Website last updated: 16-8-2017

JUNE 2008
AN INTERVIEW WITH ACTOR DAVID HEDISON

By: Anders Frejdh
Published:
2011-12-20
The editor of From Sweden With Love (Anders Frejdh) caught up with American stage and film actor David Hedison to talk about his role as "Felix Leiter" in Live and Let Die (1973) and Licence to Kill (1989).

>READ OUR INTERVIEW WITH DAVID HEDISON HERE

About David Hedison:
David Hedison, a native of Providence, Rhode Island (born May 20, 1927), began his acting career with the Sock & Buskin Players at Brown University before moving to New York to study with Sanford Meisner and Martha Graham at the Neighbourhood Playhouse, and with Lee Strasberg at the Actors Studio. From there, he moved to off Broadway productions and a film contract with 20th Century-Fox.

His work on the New York Stage includes Turgenev's "A Month in the Country", directed by Sir Michael Redgrave and starring Uta Hagen, for which he won a Theatre World Award, Christopher Fry's "A Phoenix Too Frequent" and Clifford Odets' "Clash by Night". He toured with Anita Gillette in the National Company of Neil Simon's "Chapter Two" and appeared in Los Angeles in the West Coast premiere of Alan Bowen's "Forty Deuce", and in the Allan Miller production of "Are You Now or Have You Ever Been?" in the role of Larry Parks.

He toured with Elizabeth Ashley in the Joseph Hayes' play, "Come into My Parlour", and was in the world premiere run of Bernard Slade's "Return Engagements". In addition to appearing in A. R. Gurney's "Love Letters", with Anita Gillette in 1998, David also appeared in "Alone Together", "First Love" and the long-suffering husband in "The Tale of the Allergist's Wife" at the Cape Playhouse in Dennis, Massachusetts.

While at Fox, Hedison made two television series: Five Fingers (1959-1960) and the long-running Voyage to the Bottom of the Sea (1964-1968) as Captain Crane. He has also appeared in a great variety of roles, from the PBS Television Theatre's production of Oliver Hailey's For the Use of the Hall (1975) directed by Lee Grant, and the NBC mini-series A.D. (1985), directed by Stuart Cooper, to ABC's Dynasty II: The Colbys (1985-1987). For five years, he played Spencer Harrison in the NBC daytime series Another World (1991-1996, 1999).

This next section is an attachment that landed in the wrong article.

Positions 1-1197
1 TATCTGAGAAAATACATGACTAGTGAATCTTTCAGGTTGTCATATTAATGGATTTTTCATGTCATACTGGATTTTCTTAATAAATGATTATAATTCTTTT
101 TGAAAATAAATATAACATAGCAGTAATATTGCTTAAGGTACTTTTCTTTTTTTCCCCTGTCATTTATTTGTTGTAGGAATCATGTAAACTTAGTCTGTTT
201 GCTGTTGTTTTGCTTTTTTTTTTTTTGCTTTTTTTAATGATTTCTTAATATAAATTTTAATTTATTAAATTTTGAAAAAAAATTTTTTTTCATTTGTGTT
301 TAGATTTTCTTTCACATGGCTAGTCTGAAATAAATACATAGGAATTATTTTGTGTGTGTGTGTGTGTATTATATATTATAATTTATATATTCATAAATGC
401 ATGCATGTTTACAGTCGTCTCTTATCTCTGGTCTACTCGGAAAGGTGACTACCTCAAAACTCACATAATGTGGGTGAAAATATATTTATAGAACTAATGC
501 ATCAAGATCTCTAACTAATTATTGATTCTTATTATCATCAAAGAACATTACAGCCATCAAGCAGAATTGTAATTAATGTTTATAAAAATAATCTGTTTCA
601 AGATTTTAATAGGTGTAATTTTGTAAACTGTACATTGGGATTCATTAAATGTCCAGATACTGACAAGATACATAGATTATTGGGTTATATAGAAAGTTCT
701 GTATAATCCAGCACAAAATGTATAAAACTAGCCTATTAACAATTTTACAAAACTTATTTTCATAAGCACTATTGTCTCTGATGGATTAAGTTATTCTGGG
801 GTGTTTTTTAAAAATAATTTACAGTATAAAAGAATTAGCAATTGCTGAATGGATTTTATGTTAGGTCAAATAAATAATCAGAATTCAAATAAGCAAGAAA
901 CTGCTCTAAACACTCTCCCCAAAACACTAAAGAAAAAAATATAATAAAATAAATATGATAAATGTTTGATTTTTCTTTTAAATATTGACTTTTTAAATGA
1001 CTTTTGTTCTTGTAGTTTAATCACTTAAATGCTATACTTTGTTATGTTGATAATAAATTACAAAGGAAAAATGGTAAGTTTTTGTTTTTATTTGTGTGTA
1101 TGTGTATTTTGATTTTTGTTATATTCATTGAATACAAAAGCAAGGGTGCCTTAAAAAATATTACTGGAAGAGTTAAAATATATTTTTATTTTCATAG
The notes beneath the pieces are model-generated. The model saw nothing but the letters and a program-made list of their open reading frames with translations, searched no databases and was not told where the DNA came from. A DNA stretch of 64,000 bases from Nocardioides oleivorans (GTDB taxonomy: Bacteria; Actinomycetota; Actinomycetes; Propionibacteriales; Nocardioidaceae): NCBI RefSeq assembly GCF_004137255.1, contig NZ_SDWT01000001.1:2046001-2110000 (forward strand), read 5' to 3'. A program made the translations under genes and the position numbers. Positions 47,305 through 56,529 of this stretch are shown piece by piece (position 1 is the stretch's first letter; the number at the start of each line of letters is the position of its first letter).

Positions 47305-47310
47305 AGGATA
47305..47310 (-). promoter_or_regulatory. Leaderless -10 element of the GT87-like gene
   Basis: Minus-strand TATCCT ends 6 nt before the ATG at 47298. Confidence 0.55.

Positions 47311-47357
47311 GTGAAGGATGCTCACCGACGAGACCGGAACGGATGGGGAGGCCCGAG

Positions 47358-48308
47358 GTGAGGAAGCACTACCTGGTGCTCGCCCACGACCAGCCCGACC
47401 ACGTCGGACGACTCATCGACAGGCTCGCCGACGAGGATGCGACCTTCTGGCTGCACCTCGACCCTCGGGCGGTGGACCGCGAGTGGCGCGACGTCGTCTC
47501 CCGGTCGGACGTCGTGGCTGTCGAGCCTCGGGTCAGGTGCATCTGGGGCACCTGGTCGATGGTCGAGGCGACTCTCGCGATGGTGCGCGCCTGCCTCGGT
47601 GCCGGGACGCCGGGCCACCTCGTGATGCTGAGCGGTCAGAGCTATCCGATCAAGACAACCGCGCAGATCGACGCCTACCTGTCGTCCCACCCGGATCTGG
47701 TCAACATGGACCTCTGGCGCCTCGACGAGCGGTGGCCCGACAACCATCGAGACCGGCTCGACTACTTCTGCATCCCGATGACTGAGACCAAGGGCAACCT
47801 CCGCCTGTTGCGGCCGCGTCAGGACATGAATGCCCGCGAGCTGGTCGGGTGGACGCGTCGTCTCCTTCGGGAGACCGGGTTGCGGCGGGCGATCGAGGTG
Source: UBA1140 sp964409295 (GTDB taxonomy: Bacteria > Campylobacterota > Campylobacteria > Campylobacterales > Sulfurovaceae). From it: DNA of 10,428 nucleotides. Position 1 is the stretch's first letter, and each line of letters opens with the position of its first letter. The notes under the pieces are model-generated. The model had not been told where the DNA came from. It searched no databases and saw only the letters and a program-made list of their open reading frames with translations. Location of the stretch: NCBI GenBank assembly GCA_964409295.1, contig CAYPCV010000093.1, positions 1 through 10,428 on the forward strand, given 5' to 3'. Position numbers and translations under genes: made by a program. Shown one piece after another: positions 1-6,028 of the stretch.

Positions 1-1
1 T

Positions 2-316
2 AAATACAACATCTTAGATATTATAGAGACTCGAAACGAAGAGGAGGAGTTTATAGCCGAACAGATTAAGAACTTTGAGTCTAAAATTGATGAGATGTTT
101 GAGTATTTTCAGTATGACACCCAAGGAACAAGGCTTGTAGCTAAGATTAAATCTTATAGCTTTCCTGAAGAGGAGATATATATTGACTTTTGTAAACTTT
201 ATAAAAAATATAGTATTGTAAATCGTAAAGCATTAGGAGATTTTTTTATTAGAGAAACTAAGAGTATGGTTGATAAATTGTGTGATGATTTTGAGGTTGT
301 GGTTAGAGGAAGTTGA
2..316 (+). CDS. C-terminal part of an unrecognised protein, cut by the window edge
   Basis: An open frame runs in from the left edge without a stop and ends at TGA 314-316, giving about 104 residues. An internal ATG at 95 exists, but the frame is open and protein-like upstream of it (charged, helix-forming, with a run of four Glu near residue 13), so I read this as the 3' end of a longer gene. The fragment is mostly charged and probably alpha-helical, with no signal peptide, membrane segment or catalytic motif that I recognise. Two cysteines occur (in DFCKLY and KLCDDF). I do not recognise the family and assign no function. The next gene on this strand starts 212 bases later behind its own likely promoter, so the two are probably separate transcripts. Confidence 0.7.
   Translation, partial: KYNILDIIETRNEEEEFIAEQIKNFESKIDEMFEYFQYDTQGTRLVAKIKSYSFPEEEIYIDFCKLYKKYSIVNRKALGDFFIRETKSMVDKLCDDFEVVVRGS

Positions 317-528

David has worked extensively on British television, including the BBC presentation of Tennessee Williams' Summer and Smoke (1972) in the role of John Buchanan opposite Lee Remick and performed in a West End production of James Leo "Herlihy's Bad Bad Jo Jo".

Between the stage and television work, he has maintained a steady career in feature films, from his first film under contract to Fox, The Enemy Below (1957), with Robert Mitchum and Curd Jürgens (who portrayed Stromberg, the main villain, in The Sphy Who Loved Me 1977), to the popular Megiddo: The Omega Code 2 (2002) with Michael York and Michael Biehn.

He played Felix Leiter in two James Bond films, Live and Let Die (1973) opposite his good friend Roger Moore, and Licence to Kill (1989) opposite Timothy Dalton. Film buffs will also remember him in the title role in the original version of The Fly (1958). The Fly was selected as one of the "Sci-Fi 100" in Entertainment Weekly as being one of the all-time greatest works of science fiction.

In recent years, David has also starred in Fugitive Mind (1999) with Michael Dudikoff and Gil Gerard, and Mach 2 (2000) with Brian Bosworth and Michael Dorn. David's two recent films, Spectres and Death by Committee were released in 2005.

In January of 2004, David debuted on the CBS Daytime drama The Young and the Restless as Judge Arthur Hendricks, an old flame of Katherine Chancellor. Soon after his arrival in Genoa City, Arthur was revealed to be the biological father of Katherine's new found daughter, Jill Foster Abbott. Jill was given away at birth and adopted and was only now beginning to know her birth parents. Arthur saw Kay through her relapse into alcoholism, helped stage the intervention that sent her to rehab, and when Kay was sober, they became engaged to be married.

In the summer and fall of 2006 and into 2007, David worked on four audio books. The first, McKnight's Memory, was published in October 2007. The second, The King, McQueen and the Love Machine, does not yet have a release date. The third project was a 12 minute introduction to the reissue of James Bond Lifestyle that came out June 7, 2007. His fourth audio book project, The Casino Caper, was released in August of 2007.

David got 2008 off to a rousing start by celebrating the 35th anniversary of Live and Let Die in England, with autograph signings at the Vintage Magazine Shop in London and The Memorabilia Show in Birmingham. David then wrote an introduction to the James Bond comic The Paradise Plot which was released in the United States on July 8, 2008.

David spent from June of 2007 until March of 2008 working on the trade paperback, The Fly at 50, in collaboration with Diane Kachmar and David Goudsward. The book was published in October, 2008.

Photo above:
David and Roger Moore at the premiere of Licence to Kill in Los Angeles, July 10, 1989.

More information about David Hedison on his official site:

www.davidhedison.com

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